• Risk Taking. If the intent is to find out where the economy is heading, then there is a need to back the intelligence gathering (aka learning) process. It is almost a certainty that many of your bets will be wrong. Hence, you must be comfortable to take those risks in order to find out what is going on, where your customers have moved to, what they need now. Global supply chains may have to be dismantled in favour of local or regional ones, and this will be more costly, and of course, risky. This risk needs to be taken, but under the guise of "fail fast, fail cheap". Hence, you must be able to manage the downside of any learning launch by bolstering your Bounce Back ability. In other words, when you build up your Bounce Back ability, you also increase your ability to take risks - but of course, to a certain extent. We certainly do not recommend hubris on the back of a strong Bounce Back position.

The best way to deal with turbulence is not to resist it, but to go with the flow, just as good surfers will tell you.
  • Forward. Standing by and waiting for the economy to impact on your business is foolhardy. You will find yourself spending massive amounts of money just defending your untenable position. In the end, you will still go under. The best way to deal with turbulence is not to resist it, but to go with the flow, just as good surfers will tell you. Even world champion surfers will tell you that they wipeout more times than they ride the waves to shore. Wipeout will happen when they overthink the way, trying to control the environment. The key is just the opposite. The more they learn to go with the flow, the more successful they become. That behaviour is extremely important in a turbulent environment, since we are unable to tell in advance where we will be heading. Adopting a flexible approach to moving ahead is therefore extremely important. Planning every single step of the way, ensuring that the path is clear and smooth, before taking that first step is doomed to failure in a turbulent environment. The important thing is to use your Learning, Bounce Back and Risk Taking strengths to propel you forward.

  • Pride. By pride, we do not mean arrogance (although some organisation leaders have that in spades). This is the behaviour that keeps us stuck in the past, of relying on one's successes to push the organisation forward. This was the condition that afflicted William Smithberg, then Chairman of Quaker in the 1990s, who was very successful in acquiring Gatorade, and thought he could do the same with Snapple. Applying the same thinking that had gotten them successful in the past, Quaker acquired Snapple for $1billion above what it was worth. Within 3 years, they had to divest the acquisition, losing $1.4billion in the process! By relative standards, the 1990s is much less volatile than today, and yet we still see people making corporate decisions based on their past successes. However, in today's valuations, we might even see tens of billions of losses for decisions based on pride. In a turbulent environment, what worked yesterday is no longer valid today, much less your past successes! And if your organisation is filled with people who are fixed in their Pride dimension, you should be wary.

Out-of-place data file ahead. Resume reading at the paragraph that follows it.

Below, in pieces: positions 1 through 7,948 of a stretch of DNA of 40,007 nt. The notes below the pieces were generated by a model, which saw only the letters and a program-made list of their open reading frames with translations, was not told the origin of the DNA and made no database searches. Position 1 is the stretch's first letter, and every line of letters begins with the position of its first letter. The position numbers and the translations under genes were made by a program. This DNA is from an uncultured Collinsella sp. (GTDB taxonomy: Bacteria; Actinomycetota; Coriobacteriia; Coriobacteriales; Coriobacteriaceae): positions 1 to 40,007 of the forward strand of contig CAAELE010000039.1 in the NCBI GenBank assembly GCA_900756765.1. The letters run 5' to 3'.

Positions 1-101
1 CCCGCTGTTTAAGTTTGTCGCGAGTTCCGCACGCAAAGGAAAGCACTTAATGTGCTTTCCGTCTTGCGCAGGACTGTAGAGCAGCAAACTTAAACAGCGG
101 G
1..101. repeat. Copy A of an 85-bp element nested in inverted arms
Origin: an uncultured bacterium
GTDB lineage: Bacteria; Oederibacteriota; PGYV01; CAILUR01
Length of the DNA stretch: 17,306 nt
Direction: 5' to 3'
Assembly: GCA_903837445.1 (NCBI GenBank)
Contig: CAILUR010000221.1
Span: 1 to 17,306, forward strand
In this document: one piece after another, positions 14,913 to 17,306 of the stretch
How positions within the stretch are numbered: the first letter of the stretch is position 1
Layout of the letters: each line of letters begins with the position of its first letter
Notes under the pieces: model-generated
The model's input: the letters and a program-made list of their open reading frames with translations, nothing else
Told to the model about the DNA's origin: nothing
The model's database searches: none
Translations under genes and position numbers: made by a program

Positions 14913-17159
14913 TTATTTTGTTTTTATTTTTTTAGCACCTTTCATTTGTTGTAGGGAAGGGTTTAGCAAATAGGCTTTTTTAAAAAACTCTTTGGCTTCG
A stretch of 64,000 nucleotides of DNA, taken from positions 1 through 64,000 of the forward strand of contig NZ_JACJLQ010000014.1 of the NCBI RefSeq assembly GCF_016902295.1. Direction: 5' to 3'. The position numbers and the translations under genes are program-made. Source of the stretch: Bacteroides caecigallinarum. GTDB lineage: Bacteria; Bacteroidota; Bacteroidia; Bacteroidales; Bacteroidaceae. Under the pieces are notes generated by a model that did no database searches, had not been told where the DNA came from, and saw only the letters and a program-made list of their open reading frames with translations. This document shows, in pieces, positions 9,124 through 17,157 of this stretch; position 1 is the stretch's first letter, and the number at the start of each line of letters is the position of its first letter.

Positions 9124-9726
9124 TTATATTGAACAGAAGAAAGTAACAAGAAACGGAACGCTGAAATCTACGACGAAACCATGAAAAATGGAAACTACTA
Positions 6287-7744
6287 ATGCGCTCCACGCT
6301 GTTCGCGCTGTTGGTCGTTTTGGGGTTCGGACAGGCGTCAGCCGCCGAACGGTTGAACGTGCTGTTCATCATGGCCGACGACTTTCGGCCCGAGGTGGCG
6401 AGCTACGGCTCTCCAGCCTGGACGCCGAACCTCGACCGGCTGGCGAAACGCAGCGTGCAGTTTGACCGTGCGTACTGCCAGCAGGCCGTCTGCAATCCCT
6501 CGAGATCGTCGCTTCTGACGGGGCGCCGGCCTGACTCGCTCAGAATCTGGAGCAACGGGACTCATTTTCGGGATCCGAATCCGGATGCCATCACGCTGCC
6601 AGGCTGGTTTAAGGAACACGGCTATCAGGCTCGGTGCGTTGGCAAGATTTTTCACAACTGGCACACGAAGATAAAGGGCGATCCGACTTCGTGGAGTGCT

Start your company on the way to growth

TUNA will likely be the new normal for your business. You will probably not be able to plan a sustained effort for growth. Each quarter, each year, will see you adopting something new, trying out a novel idea. Revenue will be choppy, and contribution margins will be thin throughout your product range. This means we need to build a mindset throughout our organisation that we cannot rest on our laurels, and that change will be a constant. Embedding change into the mindset will then ensure that you do not have to do some big, expensive change effort every two years. The TUNA environment will eat such organisations for breakfast. Instead, you need to embed adaptability and flexibility into your organisation. Every person must be responsible for managing the change within his/her scope. Senior management must support all the different learning launches that are being conducted, just like a venture capitalist. And as VCs, they know that 5 out of 10 of their launches will fail, 2-4 of them will breakeven, and only 1-2 of them can make money. But every now and then, 1 out of 30 learning launches will hit the ball out of the park for a home-run. Hence, it is now a portfolio game, one that relies heavily on the growth mindset to be successful.

The old functional barriers and silos must come down, replaced by a flexible, adaptable organisation, driven by earnest co-workers who put the organisation's success before one's own.

Everyone in the organisation should now be responsible for his/her learning launches. The old functional barriers and silos must come down, replaced by a flexible, adaptable organisation, driven by earnest co-workers who put the organisation's success before one's own. Then coming together to pitch an idea to build new revenue to Senior Management, getting the endorsement for the "fail fast fail cheap" way to learn, the organisation will grow in an exponential manner in TUNA.

All this begins with understanding the 5 Dimensions of the growth mindset, and making that the core organisation competency.

Click here if you want to uncover the growth mindset of the staff in your organisation.